Atong Ang casts long shadow on PCSO turf
A GRIZZLED politician like newly-installed Sweepstakes chair Erineo “Ayong” Maliksi should have known that in the gambling world the company that one keeps can affect, fairly or unfairly, one’s dealings.
The big boss of the Philippine Charity Sweepstakes Office has been raising eyebrows since he admitted being a friend of Charlie “Atong” Ang, the known operator of Meridien Vista Gaming Corp. whose business competes with the PCSO’s Small Town Lottery (STL) in many places.
Ang’s MVGC is reportedly behind the Jai-alai and the jueteng-like Virtual 2 lottery gaming that competes with STL in Cagayan, Isabela, Nueva Vizcaya, Ilocos Sur, La Union, Pangasinan, Benguet, Rizal, Cavite, Oriental Mindoro, Camarines Sur, Camarines Norte and Albay.
Many miron point out that while STL allocates a substantial slice of its sales to charity funds and taxes, MVGC does not, it being a locator in the Cagayan Export Processing Zone enjoying tax-exempt status.
All that MVGC pays officially is a small business permit fee to the city or town where it operates, while the bulk of its PR money presumably goes to gaining the good graces of officials, many of whom then grow tolerant of the firm’s lottery game.
The STL was invented to wean small bettors from the illegal numbers game of jueteng. But it has turned out that many STL operators are themselves the jueteng lords who now use STL as cover for jueteng operations.
• Noy not bothered by rampant ‘jueteng’
AFTER dismissing jueteng as not a priority concern, President Noynoy Aquino has continued to tolerate the illegal game. The big question now is how high up in the political chain jueteng payola goes.
Then Ilocos Sur Gov. Chavit Singson once said under oath that he regularly delivered suitcases of juetengpayola to Malacañang. With jueteng still rampant, who has taken over the role of Singson?
Back to Ang, how is his MVGC able to operate its Jai-alai and Virtual 2 lottery not only beyond the borders of CEZA but also outside of the regulatory reach of PCSO and PAGOR (Philippine Amusement and Gaming Corp.)?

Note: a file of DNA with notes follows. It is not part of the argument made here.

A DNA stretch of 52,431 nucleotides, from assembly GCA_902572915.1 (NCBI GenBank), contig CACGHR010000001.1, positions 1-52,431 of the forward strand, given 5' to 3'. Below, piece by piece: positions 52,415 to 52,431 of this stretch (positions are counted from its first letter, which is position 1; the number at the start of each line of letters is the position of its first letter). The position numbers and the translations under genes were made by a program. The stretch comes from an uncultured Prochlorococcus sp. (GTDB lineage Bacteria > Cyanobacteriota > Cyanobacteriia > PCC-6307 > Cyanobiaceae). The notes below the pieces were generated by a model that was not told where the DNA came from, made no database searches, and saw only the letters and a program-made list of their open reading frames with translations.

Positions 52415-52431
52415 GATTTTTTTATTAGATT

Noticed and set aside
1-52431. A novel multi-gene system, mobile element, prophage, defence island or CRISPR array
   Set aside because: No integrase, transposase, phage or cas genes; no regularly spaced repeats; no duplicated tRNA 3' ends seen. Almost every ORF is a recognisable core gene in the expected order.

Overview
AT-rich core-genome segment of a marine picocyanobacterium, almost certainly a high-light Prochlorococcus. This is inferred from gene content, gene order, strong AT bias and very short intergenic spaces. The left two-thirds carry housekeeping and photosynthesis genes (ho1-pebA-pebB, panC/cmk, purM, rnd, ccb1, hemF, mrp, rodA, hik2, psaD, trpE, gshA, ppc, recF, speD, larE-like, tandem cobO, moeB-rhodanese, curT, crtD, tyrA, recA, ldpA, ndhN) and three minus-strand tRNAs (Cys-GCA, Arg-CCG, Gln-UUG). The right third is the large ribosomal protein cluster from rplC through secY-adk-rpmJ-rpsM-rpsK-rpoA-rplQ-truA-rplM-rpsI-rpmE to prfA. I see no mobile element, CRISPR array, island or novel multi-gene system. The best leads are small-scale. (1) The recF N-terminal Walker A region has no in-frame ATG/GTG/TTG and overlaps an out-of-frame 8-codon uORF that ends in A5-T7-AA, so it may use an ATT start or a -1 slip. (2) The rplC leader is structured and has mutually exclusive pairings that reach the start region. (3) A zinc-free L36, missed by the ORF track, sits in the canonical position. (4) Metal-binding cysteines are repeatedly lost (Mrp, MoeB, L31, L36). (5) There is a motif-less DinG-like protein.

There are millions of reasons, including the adroit putting to good use of political connection and the exploiting of the twists and turns of the vaunted “tuwid na daan” (straight path).
The issues surrounding the cases of MVGC in the Supreme Court revolve around one central question: Is MVGC allowed to conduct its Jai-alai and Virtual 2 lottery beyond the territorial confines of CEZA?
A corollary question: Is CEZA allowed by law to grant gaming franchises that are valid nationwide?
• Maliksi gives side on Atong Ang question
ANOTHER question is how far can big bucks spread its tentacles? Note that MVGC continues to operate in many areas only on the strength of a Temporary Restraining Order (TRO) by a Regional Trial Court in Cagayan and (hold your breath!) the Court of Appeals.
The sooner the SC resolves the matter, the better. And the sooner President Aquino shows his political will as regards rampant illegal gambling, the better for his legacy-starved administration.
As for Maliksi, a reasonable expectation from him is his jealously protecting the interest of his agency’s vital services, especially those for indigents, and pursuing PCSO expansion programs even in the areas dominated by his friends in competing businesses.
Sought for comment, Maliksi said: “The PCSO has no jurisdiction at all over Meridien, the corporation of Ang that plays the jai alai games. I believe that authority of Meridien is granted to it by CEZA. It has its own games that are distinct and separate from PCSO’s Lotto and STL games.
“Meridien does not encroach upon the games of PCSO and there is no interconnection whatsoever. Just like Pagcor which has its licensing authority over its own distinct games, PCSO’s games are defined as well. It is in PCSO’s own games that our efforts are focused to increase sharply the agency’s revenues.”
• PPA has reason to be proud on its 41st year
PHILIPPINE Ports Authority general manager Juan Sta. Ana should share the credit for the greatly improved operations at the Ports of Manila.
The PPA head was among those who persisted in seeking the lifting of the Manila truck ban imposed in February last year which proved to be a disastrous solution to the vehicular traffic problem in the nation’s capital.
Sta. Ana’s leadership together with the initiatives of Cabinet Secretary Jose Rene Almendras helped clear up the backlogs at the ports.
He pinpointed the truck ban as having dragged down cargo volume at the ports, thus slowing trade and the economy as a whole. Now volumes are back up reflecting an economic upsurge.
The utilization level at the ports of Manila is now below 60 percent from a high of 110 percent (overcapacity!) due to the truck ban that was eventually lifted in September last year.
Cargo volume at the country’s ports increased by 6.34 percent in the first four months from a year ago and is expected to break all records in the first half. Despite the rapid increase in trade, port use in Manila is expected to stay at a comfortable 60 percent in the first half.
The PPA will turn 41 years old this July, marking its transformation to a self-sustaining agency rendering a wide range of public service from a mere port administrator when it was created in 1974 through Presidential Decree No. 505.